New Integrated Catalytic Process to Produce Low Carbon Fuels

Collaborative research by the Southwest Research Institute (SwRI) and The University of Texas at San Antonio (UTSA) aims to integrate two catalytical processes into a single reactor. The focus of the research is to recycle carbon from CO2 to create low-cost hydrocarbon fuels.

Sustainable fuel

Image Credit: pogonici/

Led by Dr. Grant Seuser of SwRI’s Powertrain Engineering Division and Dr. Gary Jacobs of UTSA’s College of Engineering, the research is financially supported by a grant worth $125,000 from the Connecting through Research Partnerships (Connect) Program.

Greenhouse gas emissions are predicted to rise by nearly 7% by the year 2040 due to the growing need for energy and transportation in the developing world.

We’re facing a lack of renewable fuels and the technology to deliver cleaner power generation. We’re seeing a rise in battery-powered passenger vehicles, but the high power demands of the aviation, locomotive, shipping, and long-haul trucking industries will continue to require energy-dense hydrocarbons for the foreseeable future.

Dr Grant Seuser, Powertrain Engineering Division, Southwest Research Institute

Researchers Seuser and Jacobs put forward the idea of using a process known as carbon dioxide (CO2) hydrogenation to generate cleaner renewable liquid hydrocarbon fuels for transportation. They plan to achieve this by developing a single reactor with the potential to execute two chemical processes in a single step.

The first process will involve reacting hydrogen with CO2 to produce carbon monoxide (CO). The second will transform the CO and hydrogen, a mixture known as syngas or synthetic gas, into liquid hydrocarbon fuel using a catalytic process called Fischer-Tropsch synthesis.

Fischer-Tropsch synthesis was discovered in Germany about a century ago and is still used in places like South Africa and Quatar to convert coal and natural gas into liquid hydrocarbon fuels. Plant capacities ranging from tens of thousands to hundreds of thousands of barrels of fuel per day. It will be an interesting challenge to integrate this catalytic technology into a process that uses CO2 in the feed.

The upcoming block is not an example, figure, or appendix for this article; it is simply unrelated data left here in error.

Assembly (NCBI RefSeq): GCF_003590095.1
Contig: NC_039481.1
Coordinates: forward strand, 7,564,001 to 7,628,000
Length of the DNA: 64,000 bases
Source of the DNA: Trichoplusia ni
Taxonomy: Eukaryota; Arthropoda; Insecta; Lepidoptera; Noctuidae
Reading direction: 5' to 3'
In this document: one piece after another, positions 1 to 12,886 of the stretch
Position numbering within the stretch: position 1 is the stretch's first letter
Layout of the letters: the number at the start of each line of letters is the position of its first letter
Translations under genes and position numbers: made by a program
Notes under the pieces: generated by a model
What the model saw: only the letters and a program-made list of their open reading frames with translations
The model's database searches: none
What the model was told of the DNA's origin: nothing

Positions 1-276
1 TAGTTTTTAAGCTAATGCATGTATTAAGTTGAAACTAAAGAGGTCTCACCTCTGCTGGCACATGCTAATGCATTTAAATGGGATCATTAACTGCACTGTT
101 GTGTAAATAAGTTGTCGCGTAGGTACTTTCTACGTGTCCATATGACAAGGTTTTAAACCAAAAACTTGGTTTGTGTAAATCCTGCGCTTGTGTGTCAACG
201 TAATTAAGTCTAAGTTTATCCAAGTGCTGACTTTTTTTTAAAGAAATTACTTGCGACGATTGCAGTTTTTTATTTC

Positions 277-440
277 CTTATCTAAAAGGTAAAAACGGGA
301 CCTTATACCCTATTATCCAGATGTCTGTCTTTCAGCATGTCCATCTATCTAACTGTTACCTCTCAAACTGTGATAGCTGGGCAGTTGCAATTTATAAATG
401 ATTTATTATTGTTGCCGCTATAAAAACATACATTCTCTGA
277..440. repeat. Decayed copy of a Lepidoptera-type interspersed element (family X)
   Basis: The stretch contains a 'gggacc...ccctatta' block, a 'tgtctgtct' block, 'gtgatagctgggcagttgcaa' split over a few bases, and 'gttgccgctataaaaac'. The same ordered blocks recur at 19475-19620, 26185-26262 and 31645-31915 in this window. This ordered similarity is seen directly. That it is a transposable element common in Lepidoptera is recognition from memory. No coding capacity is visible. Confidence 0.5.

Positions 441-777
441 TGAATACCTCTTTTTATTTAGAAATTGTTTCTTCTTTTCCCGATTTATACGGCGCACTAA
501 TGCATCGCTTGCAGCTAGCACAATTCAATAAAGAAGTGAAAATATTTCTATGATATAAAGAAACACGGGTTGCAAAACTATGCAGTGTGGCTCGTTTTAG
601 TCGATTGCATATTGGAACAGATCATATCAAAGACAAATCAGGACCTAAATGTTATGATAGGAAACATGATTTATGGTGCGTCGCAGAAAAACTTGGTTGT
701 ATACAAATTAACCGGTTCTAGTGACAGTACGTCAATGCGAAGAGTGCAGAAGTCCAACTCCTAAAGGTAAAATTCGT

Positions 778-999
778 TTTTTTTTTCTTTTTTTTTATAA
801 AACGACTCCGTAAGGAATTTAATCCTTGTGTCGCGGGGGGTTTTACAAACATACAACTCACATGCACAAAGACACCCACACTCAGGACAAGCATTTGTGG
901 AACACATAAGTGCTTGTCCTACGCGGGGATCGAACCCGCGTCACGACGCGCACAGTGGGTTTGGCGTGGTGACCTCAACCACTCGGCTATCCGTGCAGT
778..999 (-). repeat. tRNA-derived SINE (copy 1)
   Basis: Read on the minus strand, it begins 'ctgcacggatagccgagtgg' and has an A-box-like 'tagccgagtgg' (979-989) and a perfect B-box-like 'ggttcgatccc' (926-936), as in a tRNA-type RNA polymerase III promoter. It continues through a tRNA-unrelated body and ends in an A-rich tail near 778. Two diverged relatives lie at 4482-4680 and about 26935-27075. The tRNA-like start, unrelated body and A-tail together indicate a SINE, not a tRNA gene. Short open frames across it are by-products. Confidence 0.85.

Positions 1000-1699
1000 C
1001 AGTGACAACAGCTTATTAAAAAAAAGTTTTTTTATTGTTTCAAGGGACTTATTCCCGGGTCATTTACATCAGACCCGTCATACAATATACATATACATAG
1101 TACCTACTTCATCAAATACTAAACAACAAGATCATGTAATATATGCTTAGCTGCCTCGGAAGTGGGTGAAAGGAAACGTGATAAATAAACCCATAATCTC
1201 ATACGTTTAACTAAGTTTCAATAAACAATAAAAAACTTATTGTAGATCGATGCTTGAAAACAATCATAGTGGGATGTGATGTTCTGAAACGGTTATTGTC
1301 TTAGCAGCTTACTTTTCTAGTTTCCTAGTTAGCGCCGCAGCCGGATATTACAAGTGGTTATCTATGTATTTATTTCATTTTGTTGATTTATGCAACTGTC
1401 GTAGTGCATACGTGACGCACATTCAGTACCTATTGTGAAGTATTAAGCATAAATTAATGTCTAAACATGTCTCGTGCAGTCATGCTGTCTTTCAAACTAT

Dr Gary Jacobs, College of Engineering, The University of Texas at San Antonio

The research team is also developing a process capable of using the captured CO2 at fossil fuel-fired power plants, which would otherwise be stored underground or emitted into the atmosphere.

Combining the functionality of these two catalytic processes, reverse water-gas shift and Fischer-Tropsch synthesis, into a single reactor would simplify the process and increase its economic viability.

Dr Gary Jacobs, College of Engineering, the University of Texas at San Antonio

The attempt will also help identify novel catalyst formations targeting the combination of reverse water-gas shift and Fischer Tropsch synthesis function. This will be developed and characterized by Jacobs at UTSA. Seuser will test the catalysts in a SwRI reactor to determine their industrial viability.

Seuser explained, “Reducing the complexity of converting CO2 into hydrocarbon fuels would have a big impact. Finding a way to produce low-carbon fuels and maintain our current energy infrastructure is critical to avoid further increases in Earth’s temperature.”

SwRI’s Executive Office and UTSA’s Office of the Vice President for Research, Economic Development, and Knowledge Enterprise sponsor the Connect program, which provides grant opportunities to increase scientific collaboration between the two institutions.


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